Entries must be submitted in electronic format. All entries must be presented in English or (in the case of video entries) with English subtitles. All entries must include:
a. A full description (maximum 5,000 words) written in MS Word or Open Office Writer.
The following additional formats are encouraged. Select the format that best supports your prize idea:
b. A short video (maximum 15 minutes) demonstrating the idea and incorporating: dialogue and/or field footage and/or computer screen recording (.MP4 or .FLV).
c. An MS Powerpoint or Open Office Impress slideshow.
d. A computer model (using MS Excel or Open Office Calc) to predict yield and profit responses to different fertilizer, chemical and water inputs. Calculations and dose-response curves in different situations with different levels and prices.A linear programming calculation of optimum inputs and outputs.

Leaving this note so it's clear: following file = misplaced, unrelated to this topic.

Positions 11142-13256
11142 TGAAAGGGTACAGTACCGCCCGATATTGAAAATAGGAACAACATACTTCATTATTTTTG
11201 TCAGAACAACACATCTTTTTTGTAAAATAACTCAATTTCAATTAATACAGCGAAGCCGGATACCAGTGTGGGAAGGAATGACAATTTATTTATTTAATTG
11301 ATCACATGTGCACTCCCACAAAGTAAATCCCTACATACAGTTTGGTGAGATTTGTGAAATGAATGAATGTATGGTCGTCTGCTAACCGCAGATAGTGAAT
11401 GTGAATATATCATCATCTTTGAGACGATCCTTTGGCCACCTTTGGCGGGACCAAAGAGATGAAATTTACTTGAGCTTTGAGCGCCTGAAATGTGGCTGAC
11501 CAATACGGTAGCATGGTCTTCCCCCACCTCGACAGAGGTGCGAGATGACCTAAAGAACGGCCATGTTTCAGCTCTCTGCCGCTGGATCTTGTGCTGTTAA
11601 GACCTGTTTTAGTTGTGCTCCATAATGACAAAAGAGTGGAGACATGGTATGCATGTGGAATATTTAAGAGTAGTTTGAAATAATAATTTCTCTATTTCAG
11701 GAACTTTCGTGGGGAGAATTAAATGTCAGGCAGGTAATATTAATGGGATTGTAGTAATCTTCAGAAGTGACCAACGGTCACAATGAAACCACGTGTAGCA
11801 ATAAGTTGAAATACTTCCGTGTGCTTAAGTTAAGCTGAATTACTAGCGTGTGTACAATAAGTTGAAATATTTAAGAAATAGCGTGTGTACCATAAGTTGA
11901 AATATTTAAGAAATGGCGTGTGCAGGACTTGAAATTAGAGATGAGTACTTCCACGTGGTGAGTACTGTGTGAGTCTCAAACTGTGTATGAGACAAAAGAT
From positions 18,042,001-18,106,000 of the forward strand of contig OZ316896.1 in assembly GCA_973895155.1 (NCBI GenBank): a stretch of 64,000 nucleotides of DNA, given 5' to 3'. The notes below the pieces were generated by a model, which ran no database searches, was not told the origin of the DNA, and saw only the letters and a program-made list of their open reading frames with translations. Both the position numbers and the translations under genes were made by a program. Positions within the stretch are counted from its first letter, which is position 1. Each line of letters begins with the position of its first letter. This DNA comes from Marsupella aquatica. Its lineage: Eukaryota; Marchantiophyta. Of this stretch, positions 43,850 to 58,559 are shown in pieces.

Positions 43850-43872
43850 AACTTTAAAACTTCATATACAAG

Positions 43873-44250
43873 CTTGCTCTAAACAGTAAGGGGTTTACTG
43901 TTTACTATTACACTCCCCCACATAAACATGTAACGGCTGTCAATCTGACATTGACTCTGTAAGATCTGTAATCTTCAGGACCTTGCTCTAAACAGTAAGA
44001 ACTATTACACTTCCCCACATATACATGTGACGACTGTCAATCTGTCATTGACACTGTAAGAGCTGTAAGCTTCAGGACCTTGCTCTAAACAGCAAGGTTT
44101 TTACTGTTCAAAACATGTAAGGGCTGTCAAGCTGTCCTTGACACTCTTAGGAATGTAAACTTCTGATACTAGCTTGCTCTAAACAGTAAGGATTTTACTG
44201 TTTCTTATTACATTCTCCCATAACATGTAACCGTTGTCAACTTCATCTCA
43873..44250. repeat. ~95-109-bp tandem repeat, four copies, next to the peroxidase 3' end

The entry should be supported by references and justification for values used.
Who is eligible?
The competition is open to all students and young people below the age of 32 studying or resident in any of the following countries: Albania, Austria, Belgium, Bosnia and Herzegovina, Bulgaria, Croatia, Cyprus, Czech Republic, Denmark, Estonia, Finland, Former Yugoslav Republic of Macedonia, France, Germany, Greece, Hungary, Iceland, Ireland, Israel, Italy, Latvia, Lichtenstein, Lithuania, Luxembourg, Malta, Moldova, Montenegro, Netherlands, Norway, Poland, Portugal, Romania, Serbia, Slovakia, Slovenia, Spain, Sweden, Switzerland, Turkey and the United Kingdom.
About EGNOS and precision farming
EGNOS (European Geostationary Navigation Overlay Service) is essentially Europe's ‘pre-GALILEO' system, its first concrete venture into satellite navigation. EGNOS is to deliver services based on GPS and GLONASS signals, providing augmentation signals re-transmitted by geostationary satellites and a network of ground stations.